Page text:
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  • Writer's pictureAli

How to transform a wedding cake

Before and after photos of a basic wedding cake transformed!

If you're new to making wedding cakes or you simply want them to look a bit better in photos, here are some tips I've put together that I hope will help.

Tip 1: It's all in the detail

A plain cake doesn't really show what you're capable of, especially if it's coloured. Although simple is often elegant, something is needed to lift your cake, whether it's flowers, lace and/or a stunning topper. The cake above is an ombre design, meaning the peach colour gets darker on each tier down. But even the white ribbon isn't enough to make it pretty. It needs a little more.

Tip 2: Don't go overboard

That said, cakes as highly decorated as a fairground ride don't always win people over. Just because you can pipe a trellis, make cake lace, create a peacock from sugar and cover a cake with edible pearls doesn't mean the more the merrier. The above cake simply needed some carefully placed sugar flowers with green leaves to offset the main colour.

Tip 3: Sort out your background

If you're photographing a cake in situ then you probably won't be able to change the background (you can bring your own light box but you may struggle to get it in place if the cake table's quite small). I've lost count of the number of times I've had a less than desirable wall. Radiators, awkwardly placed plants, bad lighting and sharply creased tablecloths are par for the course. So if you can blur the background with a good camera or edit, it'll help enormously.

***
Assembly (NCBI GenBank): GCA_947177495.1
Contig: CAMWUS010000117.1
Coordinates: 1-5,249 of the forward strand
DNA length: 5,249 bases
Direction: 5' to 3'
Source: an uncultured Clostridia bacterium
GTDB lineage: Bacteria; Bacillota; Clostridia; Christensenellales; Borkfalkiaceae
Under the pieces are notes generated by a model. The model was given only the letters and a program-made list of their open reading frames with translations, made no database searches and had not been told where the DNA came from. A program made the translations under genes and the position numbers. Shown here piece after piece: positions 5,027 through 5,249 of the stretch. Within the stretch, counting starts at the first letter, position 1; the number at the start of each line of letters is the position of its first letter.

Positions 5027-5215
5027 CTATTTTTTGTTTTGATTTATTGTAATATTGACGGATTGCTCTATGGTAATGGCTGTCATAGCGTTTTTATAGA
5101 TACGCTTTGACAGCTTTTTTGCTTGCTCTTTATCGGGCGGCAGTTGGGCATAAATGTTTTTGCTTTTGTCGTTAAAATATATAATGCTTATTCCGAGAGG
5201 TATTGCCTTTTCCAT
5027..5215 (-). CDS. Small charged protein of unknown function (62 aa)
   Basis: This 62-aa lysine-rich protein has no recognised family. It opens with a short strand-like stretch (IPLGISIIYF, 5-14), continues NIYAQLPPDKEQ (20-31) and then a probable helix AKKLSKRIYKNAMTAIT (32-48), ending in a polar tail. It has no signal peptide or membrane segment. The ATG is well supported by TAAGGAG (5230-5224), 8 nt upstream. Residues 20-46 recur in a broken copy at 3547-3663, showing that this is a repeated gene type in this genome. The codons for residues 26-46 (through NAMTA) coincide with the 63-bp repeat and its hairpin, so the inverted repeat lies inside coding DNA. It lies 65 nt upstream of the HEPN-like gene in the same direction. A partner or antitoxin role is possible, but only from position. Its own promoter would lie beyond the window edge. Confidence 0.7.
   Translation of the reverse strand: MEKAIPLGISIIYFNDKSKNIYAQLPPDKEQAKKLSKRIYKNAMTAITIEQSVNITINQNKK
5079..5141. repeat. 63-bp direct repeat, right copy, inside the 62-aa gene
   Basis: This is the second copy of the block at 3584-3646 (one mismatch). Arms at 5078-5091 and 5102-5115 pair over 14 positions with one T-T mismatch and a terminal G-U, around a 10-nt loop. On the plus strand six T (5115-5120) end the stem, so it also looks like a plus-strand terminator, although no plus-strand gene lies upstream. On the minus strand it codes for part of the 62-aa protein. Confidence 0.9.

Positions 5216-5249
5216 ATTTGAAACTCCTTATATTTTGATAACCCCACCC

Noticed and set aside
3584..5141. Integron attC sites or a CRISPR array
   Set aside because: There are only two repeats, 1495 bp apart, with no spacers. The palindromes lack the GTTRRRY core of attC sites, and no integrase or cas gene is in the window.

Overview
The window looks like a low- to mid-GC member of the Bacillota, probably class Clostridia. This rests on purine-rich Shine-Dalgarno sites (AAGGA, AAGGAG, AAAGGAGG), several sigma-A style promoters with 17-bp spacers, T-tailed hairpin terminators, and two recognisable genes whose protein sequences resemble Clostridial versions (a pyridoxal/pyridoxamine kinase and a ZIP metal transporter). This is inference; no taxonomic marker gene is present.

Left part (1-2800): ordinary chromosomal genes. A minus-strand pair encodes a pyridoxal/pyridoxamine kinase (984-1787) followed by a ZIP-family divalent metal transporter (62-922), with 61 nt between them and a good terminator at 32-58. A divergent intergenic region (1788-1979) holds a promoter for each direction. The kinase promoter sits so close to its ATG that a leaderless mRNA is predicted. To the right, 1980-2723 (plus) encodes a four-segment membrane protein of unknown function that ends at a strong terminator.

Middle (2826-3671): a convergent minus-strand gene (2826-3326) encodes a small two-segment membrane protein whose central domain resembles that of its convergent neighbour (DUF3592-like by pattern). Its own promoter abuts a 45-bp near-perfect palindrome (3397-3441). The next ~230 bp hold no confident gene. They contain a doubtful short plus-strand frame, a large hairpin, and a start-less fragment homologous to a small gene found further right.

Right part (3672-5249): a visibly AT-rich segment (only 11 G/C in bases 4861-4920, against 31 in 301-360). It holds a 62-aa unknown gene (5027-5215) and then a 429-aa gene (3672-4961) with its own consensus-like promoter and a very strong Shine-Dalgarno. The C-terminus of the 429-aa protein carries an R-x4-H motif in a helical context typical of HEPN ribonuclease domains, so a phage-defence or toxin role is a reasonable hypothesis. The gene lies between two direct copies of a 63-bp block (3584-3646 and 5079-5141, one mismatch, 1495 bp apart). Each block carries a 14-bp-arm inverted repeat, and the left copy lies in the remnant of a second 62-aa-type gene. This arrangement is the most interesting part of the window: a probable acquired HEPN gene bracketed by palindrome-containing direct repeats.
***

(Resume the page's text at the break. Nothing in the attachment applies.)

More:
If you're still at home or work, there are a few rules to go by. Firstly, don't have anything in your background that doesn't complement the cake. This includes washing up, people and the colour red. It's amazing how the eye is immediately drawn to what someone's up to, a brightly coloured tea towel or a fire extinguisher.

But it's not just about colour or dirty mixing bowls. If you look at the photo of the cake on the left above, there's a line from the wood that crosses the cake at an awkward point. If you can get rid of this and have a seamless background, you're onto a winner.

Tip 4: Get a pretty blackout blind

But how do you do this? Do you have to invest in something expensive? Not if you use your loaf.

I managed to buy a blackout blind from my local Dunelm Mill in the sale for nine quid. I chose a fairly neutral design and colour that suggested weddings. I ironed the blind carefully to take out any creases and weighted it in place on the counter with a sandwich maker (it was the heaviest thing to hand).

Tip 5: Get your lighting right

It'll save time editing your photos if you've got the light right beforehand. Although natural light is usually best, I put an extra spotlight onto the cake (angled from the front) to soften the look and make it less orange.

Tip 6: Position your cake carefully

If a cake goes too close to a wall it can create unwanted shadows. Therefore, making sure the cake didn't go too near to the counter, I photographed the cake so it was surrounded by the blind.

Tip 7: Use a cake stand (or something that looks like one)

A cake always looks better when it's lifted off the surface it's on. That means having a cake stand. Or does it? Before you dash off to get something expensive, try balancing your cake on an upturned bowl or candlestick. Just make sure it can take the weight!

Do you have any foolproof cake photo tips? Do share them below!

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